IT IS time to reinvigorate Pall Mall by reviving the spirit that transformed View Street into a tourist Mecca, a heritage advocate says.
The alternative could see ageing and abandoned buildings dragging on the city centre's economy, the National Trust Bendigo branch president Peter Cox fears.
He wants discussions reminiscent of those that transformed View Street in the late 1990s from a tired street into the city's premiere tourist hub.
"I don't think governments at all levels are considering the seriousness of buildings in Pall Mall potentially falling into disrepair," he said.
The comments come as the city's legal community prepares to move out of the Bendigo Law Courts, leaving behind a huge space with no clear plans for what will come next.
Further up the road, Bendigo TAFE is moving classes out of the heritage Bendigo School of Mines building.
Mr Cox said that would leave more space that will need to be filled.
Tax and ratepayers will likely have to spend money to help repurpose those buildings, underscoring the need for coordinated responses and detailed planning, he said.
That need has taken on greater significance in the week since the Advertiser revealed the Bendigo Art Gallery would close for two years during an upcoming renovation, Mr Cox said.
Next year's shutdown would temporarily cut off one of Bendigo's biggest tourism drawcards.
Mr Cox did not criticise that decision but said the closure illustrated the risk of Bendigo putting too many eggs in too few baskets.
One solution might be in Bendigo's past, he said.
Three decades ago, consultants bluntly told councillors Rosalind Park was "in a state of neglect", and many View Street buildings were "in a poor condition internally".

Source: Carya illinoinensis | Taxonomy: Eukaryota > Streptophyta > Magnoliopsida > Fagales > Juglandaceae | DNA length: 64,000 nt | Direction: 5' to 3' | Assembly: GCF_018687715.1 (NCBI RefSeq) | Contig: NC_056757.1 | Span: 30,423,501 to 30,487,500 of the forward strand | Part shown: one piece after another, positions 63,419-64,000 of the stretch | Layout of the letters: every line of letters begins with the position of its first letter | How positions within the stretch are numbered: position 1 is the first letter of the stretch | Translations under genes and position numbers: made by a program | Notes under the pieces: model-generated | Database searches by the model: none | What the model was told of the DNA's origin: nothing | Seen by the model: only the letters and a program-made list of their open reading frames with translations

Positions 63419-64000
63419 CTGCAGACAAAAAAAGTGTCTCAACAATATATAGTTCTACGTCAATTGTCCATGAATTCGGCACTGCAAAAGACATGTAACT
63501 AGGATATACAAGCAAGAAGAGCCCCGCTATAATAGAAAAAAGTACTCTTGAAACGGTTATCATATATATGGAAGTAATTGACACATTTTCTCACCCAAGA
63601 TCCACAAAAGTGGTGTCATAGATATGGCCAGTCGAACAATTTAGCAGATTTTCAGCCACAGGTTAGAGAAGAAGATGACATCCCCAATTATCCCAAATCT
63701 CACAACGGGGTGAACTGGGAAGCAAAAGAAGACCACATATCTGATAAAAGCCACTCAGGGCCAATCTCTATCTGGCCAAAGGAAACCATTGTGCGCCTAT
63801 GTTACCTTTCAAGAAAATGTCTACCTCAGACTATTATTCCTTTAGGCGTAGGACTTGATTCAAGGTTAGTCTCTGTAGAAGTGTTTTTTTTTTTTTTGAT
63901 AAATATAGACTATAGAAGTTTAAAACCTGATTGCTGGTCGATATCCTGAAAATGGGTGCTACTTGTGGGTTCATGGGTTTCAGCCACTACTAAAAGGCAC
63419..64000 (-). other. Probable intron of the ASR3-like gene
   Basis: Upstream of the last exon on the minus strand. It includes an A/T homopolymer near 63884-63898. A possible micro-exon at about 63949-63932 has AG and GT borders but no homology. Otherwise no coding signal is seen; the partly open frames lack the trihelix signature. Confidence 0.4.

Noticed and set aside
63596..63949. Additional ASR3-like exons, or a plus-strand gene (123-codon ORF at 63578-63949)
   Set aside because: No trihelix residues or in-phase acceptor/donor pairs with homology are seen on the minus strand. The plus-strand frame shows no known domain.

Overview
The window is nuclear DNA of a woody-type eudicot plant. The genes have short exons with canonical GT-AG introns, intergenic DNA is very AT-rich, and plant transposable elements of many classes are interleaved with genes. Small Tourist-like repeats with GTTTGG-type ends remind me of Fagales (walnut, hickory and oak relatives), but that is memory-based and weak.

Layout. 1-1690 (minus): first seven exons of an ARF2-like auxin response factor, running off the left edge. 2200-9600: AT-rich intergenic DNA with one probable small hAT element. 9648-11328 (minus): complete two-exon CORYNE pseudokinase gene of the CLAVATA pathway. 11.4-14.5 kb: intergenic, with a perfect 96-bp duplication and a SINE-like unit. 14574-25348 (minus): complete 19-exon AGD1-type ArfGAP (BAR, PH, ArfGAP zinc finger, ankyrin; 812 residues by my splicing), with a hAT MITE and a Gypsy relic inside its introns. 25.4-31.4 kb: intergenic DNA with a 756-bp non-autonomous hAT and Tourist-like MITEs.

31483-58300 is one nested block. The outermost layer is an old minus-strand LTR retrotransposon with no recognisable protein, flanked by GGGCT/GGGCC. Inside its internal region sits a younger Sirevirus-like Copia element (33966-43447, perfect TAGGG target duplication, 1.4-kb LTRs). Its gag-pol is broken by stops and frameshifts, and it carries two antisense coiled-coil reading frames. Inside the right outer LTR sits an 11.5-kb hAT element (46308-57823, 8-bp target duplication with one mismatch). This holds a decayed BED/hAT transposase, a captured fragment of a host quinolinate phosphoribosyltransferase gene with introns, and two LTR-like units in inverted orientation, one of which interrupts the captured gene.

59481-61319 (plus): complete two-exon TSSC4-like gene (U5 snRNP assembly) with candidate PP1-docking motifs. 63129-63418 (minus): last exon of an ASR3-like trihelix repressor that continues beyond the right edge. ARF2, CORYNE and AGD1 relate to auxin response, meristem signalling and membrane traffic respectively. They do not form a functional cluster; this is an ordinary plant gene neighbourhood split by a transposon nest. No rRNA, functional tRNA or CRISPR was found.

They had found View Street in a state of flux, with grand old buildings that looked OK - if a little dated - on the outside and in poor condition internally.
The Bendigo Art Gallery had brought in less than 20,000 visitors in 1988, less than a tenth of what it has so far raked in during the blockbuster three month exhibition Elvis: Direct From Graceland.
The gallery at the time lagged a host of other attractions including Bendigo Pottery, which in 1988 had 140,000 visitors, and retailers lining View Street were not focused on tourists.
The situation spoke to a wider problem with the way Bendigo saw its heritage and history.
Cities like Ballarat were drawing in hundreds and thousands of tourists to venues like the Sovereign Hill theme park and stately art gallery, consultants noted.
"There is a great need to revitalise and restore this Precinct so that it may be enjoyed by future generations," they said in a 1992 report that shaped Bendigo council actions for the next decade.
Exactly what a modern day Pall Mall plan would entail is yet to become clear.
One idea that had been circulating last year included turning the precinct into a centre for the preservation of history.
Then-mayor Jen Alden said early discussions about multiple ideas had begun.
"If you look at what we [already] promote to tourists you have all these attractions like the Sacred Heart Cathedral, Soldiers Memorial Institute, Golden Dragon Museum and a range of others," she said at the time.
"So the question becomes what we do to complement all of those offerings."
Any ideas would have to balance the needs of multiple businesses and residents through the precinct, and have realistic ideas to stop grand heritage buildings crumbling.
That too was a major focus for consultants worried about the future of View Street's heritage buildings back in 1992.
"The City of Bendigo cannot survive as a museum," they said at the time.
"Resources are not available to council or other responsible authorities to dedicate to the restoration and maintenance of this Precinct.
"In addition, it is doubtful as to whether this approach would in the long term be in the public's interest."
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